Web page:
A Platform For Viewing. BMOCA

Landscape travel ritualizes westward expansion and manifest destiny. The large wooden viewpoint/walkway is a sculptural structure made of untreated lumber and the floor of the gallery space itself that explores the architecture of museum.
It moves up and down and dictates the flow of traffic throughout the space. It engages with the modern architecture of landscape tourism. It maps the physical passage through space of a walker, traveler, a tourist. It unifies experience. In a national park, the walkway curates the nature experience and tells us where to take a picture—how to understand a view. The line of a trail defines a border between mankind and nature—it is a passage—a drawing on a landscape that is a manifestation of wilderness, of frontier, and of memory. Something fundamental to being American is travel through the landscape—this takes the form of immigration, hiking, road trips, and national park tourism.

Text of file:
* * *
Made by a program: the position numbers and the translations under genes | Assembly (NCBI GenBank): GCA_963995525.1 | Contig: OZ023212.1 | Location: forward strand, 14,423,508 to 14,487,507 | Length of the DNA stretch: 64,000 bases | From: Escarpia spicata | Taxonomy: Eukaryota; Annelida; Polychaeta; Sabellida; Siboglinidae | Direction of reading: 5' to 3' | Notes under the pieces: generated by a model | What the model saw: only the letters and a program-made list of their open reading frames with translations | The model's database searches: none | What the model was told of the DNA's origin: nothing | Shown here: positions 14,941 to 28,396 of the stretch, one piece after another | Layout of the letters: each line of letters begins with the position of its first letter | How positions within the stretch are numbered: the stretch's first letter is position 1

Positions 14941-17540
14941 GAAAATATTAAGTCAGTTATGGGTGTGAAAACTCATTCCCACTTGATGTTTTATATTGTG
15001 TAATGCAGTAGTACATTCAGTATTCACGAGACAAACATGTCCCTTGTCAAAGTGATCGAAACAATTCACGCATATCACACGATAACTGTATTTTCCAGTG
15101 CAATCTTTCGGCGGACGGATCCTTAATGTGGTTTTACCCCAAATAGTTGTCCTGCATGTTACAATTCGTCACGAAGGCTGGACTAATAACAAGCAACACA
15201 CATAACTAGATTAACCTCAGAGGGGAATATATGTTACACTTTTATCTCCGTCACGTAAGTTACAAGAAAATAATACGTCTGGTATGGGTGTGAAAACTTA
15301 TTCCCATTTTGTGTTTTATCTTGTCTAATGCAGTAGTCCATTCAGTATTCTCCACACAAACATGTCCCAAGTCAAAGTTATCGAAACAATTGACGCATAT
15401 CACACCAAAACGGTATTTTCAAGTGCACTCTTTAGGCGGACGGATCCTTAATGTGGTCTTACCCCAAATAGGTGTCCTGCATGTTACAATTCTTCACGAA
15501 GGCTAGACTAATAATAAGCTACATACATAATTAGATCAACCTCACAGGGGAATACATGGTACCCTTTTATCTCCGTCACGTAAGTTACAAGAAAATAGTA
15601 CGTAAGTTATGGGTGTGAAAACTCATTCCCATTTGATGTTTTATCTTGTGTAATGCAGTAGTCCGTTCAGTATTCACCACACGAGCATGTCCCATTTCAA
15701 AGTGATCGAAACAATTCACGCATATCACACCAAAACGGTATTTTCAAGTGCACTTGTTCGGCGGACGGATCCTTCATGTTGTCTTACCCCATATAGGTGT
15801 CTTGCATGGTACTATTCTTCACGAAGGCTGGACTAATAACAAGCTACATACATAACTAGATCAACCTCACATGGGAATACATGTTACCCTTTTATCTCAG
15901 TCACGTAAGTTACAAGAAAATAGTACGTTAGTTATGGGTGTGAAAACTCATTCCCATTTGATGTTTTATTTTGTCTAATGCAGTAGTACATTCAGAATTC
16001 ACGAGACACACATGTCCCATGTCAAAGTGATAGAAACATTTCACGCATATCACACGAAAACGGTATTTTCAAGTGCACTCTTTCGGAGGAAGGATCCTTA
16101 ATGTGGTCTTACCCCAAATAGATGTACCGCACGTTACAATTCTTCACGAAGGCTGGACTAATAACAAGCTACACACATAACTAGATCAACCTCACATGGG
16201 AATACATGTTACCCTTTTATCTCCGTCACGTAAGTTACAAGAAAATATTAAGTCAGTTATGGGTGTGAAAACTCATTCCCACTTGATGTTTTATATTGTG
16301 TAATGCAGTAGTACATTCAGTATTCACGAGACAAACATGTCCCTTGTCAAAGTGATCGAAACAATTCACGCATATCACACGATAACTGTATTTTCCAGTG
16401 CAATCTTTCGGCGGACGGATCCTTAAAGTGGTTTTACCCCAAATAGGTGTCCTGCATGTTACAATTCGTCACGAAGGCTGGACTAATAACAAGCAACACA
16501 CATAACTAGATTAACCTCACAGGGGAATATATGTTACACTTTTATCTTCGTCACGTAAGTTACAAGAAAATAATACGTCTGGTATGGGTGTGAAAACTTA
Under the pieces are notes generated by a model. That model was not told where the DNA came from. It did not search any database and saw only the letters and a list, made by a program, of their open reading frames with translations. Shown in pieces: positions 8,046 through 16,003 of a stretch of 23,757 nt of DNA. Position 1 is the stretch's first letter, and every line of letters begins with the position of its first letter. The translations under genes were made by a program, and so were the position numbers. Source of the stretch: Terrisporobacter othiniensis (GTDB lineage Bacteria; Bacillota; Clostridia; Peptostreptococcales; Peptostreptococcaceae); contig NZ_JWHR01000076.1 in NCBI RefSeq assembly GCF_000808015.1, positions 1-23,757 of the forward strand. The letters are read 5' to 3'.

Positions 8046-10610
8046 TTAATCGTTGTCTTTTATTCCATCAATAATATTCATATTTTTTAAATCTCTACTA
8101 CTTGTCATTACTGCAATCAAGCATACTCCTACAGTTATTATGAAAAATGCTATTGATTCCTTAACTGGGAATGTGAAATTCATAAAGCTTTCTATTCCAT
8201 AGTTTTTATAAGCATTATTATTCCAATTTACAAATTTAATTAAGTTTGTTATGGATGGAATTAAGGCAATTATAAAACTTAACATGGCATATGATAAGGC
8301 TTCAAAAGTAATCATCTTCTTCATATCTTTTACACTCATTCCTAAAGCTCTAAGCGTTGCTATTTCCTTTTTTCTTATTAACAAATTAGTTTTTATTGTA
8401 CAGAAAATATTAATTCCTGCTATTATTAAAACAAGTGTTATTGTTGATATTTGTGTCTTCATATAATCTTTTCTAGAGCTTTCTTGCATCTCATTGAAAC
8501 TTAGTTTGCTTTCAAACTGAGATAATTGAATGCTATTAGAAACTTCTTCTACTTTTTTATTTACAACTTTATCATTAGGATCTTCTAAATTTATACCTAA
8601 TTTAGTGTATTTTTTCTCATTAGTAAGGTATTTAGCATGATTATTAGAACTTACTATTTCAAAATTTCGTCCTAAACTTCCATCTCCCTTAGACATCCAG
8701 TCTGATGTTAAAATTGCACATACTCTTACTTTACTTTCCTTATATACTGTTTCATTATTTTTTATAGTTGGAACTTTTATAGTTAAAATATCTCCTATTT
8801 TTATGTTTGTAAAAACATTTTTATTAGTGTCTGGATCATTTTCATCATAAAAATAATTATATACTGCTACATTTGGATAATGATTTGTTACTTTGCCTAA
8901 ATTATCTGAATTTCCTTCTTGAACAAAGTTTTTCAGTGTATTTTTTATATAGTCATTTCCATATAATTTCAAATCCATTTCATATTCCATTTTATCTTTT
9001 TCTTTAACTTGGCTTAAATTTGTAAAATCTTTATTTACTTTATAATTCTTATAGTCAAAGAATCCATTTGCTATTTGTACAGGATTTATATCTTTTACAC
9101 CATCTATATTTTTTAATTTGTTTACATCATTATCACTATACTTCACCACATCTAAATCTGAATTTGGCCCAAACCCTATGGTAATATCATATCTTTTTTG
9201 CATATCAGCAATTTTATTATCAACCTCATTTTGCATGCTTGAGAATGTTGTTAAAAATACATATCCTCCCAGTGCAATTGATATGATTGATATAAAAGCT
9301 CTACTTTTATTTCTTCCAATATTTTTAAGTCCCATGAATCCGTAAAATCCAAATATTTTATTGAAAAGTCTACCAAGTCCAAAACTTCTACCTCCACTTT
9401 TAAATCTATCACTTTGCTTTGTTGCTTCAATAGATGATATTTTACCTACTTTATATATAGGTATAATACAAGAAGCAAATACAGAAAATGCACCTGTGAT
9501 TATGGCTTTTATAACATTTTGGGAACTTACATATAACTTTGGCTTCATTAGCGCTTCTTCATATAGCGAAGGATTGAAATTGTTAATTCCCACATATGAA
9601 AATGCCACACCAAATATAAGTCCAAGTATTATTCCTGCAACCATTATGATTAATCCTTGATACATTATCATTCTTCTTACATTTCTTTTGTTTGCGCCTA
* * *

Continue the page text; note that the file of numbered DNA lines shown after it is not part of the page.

By removing sections of the wooden floor of the museum to make the floor of the decking, the structure is strongly aligned with the invisible pathways a patron makes as she walks from painting to painting. It also aligns the interior of the museum to an exterior, landscape-type experience. Furthermore, the act of removing the floor opens up a window into the basement of the museum.
Standing on the platform changes the experience of the architecture and of the art viewing. Opening floor-windows into the basement changes the shape of the space and the way it is perceived both conceptually and visually. It also reveals the ‘back area’ of the museum. It gives a viewer the opportunity to see the storage and the institutional workings of the museum as an aesthetic experience. Including the performance of the museum employee working in the archive.
The entire action makes present the rhetorical action of viewing and experience. It is an exploration of landscape and museum and institutional architecture as a rhetorical device. The sculpture creates ambiguity between architecture and sculpture, between museum viewership and an experience of the institutional structure, and ambiguity in its role as a sculpture or as a device for viewing the art of others.